From the collection of: Jean-Paul Cazes


Tuareg - 19th century overall - blade possibly 18th century


A very nice Tuareg takouba with a classic triple fullered trade blade and intriguing engraving.

The blade of this sword is almost certainly European in origin and the engraving is likely European as well. It depicts a scene of celestial symbols and the arm and sabre of a cavalryman. Lhote (Les Touaregs du Hoggar) notes the engraving and lists it as originating in Italy at the end of the 17th century. As these motifs appear on kaskara and takouba blades it is quite reasonable to assume the application of these marks was continuing throughout the 18th century. There is some debate if these engravings were applied locally, some probably were. However in this case the engraving is well executed, seems consistent with the wear and age of the blade and is quite likely original. The blade profile is long and slender as the result of decades upon decades of heavy sharpening. Leading to a very slim tip. The fullers are somewhat unusual in that normally only the central fuller extends past the midway point of the blade. On this example all three fullers are quite long. Almost the full length of the sword.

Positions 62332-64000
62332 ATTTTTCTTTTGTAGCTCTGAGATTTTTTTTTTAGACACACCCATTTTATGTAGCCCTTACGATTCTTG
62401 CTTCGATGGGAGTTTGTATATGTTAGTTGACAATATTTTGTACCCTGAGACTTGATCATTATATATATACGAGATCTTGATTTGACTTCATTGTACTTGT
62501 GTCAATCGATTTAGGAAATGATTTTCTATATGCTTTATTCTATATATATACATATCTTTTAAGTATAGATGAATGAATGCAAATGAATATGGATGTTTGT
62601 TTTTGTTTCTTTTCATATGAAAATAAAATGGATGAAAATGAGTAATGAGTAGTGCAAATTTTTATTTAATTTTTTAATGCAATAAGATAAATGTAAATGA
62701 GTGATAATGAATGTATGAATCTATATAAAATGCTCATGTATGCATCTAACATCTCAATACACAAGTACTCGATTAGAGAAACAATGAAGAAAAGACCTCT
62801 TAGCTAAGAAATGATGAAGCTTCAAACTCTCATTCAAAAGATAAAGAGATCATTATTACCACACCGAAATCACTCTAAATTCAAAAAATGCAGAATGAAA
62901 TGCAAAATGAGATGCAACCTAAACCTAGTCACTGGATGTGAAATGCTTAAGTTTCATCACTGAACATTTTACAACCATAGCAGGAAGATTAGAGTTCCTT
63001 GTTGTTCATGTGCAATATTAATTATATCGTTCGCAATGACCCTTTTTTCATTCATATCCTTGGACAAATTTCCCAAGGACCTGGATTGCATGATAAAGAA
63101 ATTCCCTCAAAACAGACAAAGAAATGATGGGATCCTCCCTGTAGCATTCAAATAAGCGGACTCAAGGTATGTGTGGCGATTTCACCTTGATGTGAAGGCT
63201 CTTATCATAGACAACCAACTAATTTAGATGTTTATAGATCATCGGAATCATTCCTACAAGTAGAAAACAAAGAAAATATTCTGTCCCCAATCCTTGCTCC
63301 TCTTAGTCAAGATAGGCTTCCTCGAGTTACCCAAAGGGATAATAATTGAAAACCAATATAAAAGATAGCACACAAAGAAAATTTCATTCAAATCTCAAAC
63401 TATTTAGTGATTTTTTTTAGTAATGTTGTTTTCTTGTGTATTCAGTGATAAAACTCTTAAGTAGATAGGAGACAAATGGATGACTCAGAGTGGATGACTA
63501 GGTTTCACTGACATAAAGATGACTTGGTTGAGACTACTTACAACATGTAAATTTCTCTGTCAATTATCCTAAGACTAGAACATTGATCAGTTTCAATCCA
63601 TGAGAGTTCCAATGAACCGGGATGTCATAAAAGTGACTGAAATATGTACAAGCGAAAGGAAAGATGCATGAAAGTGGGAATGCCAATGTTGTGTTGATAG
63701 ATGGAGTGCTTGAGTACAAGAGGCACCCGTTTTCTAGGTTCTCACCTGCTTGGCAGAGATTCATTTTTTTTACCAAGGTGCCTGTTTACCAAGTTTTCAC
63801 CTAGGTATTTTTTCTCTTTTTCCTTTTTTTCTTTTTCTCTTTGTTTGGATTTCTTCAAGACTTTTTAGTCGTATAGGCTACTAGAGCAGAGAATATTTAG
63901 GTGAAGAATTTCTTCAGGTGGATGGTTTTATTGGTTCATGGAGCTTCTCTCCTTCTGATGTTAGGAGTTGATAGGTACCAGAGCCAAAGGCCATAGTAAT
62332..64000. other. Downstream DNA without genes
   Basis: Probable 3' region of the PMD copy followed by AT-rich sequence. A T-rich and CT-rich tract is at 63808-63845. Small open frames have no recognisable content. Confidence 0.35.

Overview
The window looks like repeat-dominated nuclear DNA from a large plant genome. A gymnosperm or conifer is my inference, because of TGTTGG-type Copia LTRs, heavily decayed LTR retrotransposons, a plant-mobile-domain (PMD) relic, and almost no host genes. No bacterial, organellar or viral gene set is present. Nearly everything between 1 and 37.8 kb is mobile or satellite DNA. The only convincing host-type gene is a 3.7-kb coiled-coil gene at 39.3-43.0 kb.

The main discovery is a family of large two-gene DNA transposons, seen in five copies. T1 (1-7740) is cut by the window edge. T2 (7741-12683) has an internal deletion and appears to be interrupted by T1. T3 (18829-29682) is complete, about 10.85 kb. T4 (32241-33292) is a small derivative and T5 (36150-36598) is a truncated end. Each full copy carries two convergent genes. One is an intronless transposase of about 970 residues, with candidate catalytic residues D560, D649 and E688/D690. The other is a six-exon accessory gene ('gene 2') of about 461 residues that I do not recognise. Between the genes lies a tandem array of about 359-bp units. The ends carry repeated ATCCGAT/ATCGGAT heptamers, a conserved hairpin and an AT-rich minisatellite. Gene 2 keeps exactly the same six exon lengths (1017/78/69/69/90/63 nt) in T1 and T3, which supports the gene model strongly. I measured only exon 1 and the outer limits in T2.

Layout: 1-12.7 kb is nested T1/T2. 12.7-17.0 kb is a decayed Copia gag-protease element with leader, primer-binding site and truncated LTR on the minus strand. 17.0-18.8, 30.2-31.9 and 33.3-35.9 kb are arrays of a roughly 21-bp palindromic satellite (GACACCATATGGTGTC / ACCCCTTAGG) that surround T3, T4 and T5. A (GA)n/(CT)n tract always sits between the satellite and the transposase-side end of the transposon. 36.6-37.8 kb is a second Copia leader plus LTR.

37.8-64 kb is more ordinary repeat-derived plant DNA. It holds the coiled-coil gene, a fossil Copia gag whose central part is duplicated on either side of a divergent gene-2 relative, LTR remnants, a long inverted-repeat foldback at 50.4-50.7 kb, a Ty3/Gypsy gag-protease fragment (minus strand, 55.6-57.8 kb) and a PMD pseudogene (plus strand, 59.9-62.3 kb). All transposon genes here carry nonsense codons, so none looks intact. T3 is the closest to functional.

The pommel is typical of Tuareg swords and larger and more substantial than newer swords. The leatherwork has the usual motifs and patterns seen on many other Tuareg examples. The scabbard also is a good indicator of age, having the older style brass rings.

Overall a very good example of the sort of sword that was highly prized in the region due to the high quality trade blade.


Total length : 96,8 cm
Blade : 82,5 cm x max. 4,4 cm x 0,36 cm
Weight (sword only) : 734 g.